* SEC has already imposed money market reforms
* Council of regulators must weigh in on further reforms
* Industry opposes idea of floating NAV (Updates with details, background)
By Richard Leong and Rachelle Younglai
NEW YORK/WASHINGTON, May 10 (Reuters) - U.S. banking regulator Sheila Bair warned her fellow financial supervisors on Tuesday that a federal backstop for money market funds could induce careless corporate behavior because of a belief the government would always come to the rescue.
Bair, outgoing chairman of the Federal Deposit Insurance Corp, said regulators needed to be mindful of so-called moral hazard in creating a backstop for the $2.7 trillion industry.
During the financial crisis, the federal government was forced to backstop the market after the collapse of Lehman Brothers pushed the value of the Reserve Fund money market fund below $1 a share, wreaking havoc on the industry.
The Securities and Exchange Commission has already taken steps to tighten oversight of the money market funds. It now requires the funds to publicly disclose the net asset value, or value of each share of a money fund, on a 60-day lag basis.
The new Financial Stability Oversight Council, which was set up under the Dodd-Frank law to monitor risks to the financial system, has been tasked with considering more dramatic reforms.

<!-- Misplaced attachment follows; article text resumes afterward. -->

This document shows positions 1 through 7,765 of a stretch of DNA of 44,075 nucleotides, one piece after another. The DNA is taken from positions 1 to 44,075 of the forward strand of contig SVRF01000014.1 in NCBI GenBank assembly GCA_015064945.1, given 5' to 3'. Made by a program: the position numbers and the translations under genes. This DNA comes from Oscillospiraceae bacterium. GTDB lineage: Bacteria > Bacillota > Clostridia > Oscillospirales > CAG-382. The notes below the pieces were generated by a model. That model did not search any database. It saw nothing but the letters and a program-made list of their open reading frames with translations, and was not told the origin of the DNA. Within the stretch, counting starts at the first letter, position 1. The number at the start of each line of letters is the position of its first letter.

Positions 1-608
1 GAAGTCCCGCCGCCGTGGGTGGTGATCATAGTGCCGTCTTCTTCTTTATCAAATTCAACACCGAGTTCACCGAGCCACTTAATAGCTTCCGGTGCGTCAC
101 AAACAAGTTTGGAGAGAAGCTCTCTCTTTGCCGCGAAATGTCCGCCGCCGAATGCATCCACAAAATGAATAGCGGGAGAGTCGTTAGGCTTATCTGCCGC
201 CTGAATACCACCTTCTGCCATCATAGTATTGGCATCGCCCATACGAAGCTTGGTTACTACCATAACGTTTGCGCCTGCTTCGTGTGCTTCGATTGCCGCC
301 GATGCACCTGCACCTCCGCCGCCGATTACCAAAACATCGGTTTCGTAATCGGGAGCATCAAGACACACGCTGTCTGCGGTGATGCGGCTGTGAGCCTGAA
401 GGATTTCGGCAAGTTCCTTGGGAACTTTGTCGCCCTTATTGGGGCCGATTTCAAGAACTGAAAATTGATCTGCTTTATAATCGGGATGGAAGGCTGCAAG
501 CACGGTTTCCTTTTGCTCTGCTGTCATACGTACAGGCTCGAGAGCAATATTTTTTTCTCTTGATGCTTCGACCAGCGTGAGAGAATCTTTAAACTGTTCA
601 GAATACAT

Those include emergency liquidity facilities and changing the funds’ net asset value (NAV), which is currently fixed at about $1 per share, to a floating value.
A $1-per-share price has been the cornerstone for the money market fund industry. This practice has engendered the perception that money funds are only a tad riskier than bank accounts guaranteed by the government.
Supporters of the floating NAV concept have said changes in a fund’s share price gauge its riskiness.
The industry largely opposes the idea of a fluctuating NAV as expensive and unwanted by investors.
“A stable NAV is extremely important,” Kathryn Hewitt, treasurer of Harford County, Maryland, told council members. If that is removed, “my government won’t be in it,” she said.
At the same public meeting to discuss changes to the money market fund industry, Bank of England deputy governor of financial stability Paul Tucker said a floating NAV would “change the psychology of the investors.”
“It would take away implicit state support,” he said. (Additional reporting by Ross Kerber in Boston; Editing by Kenneth Barry)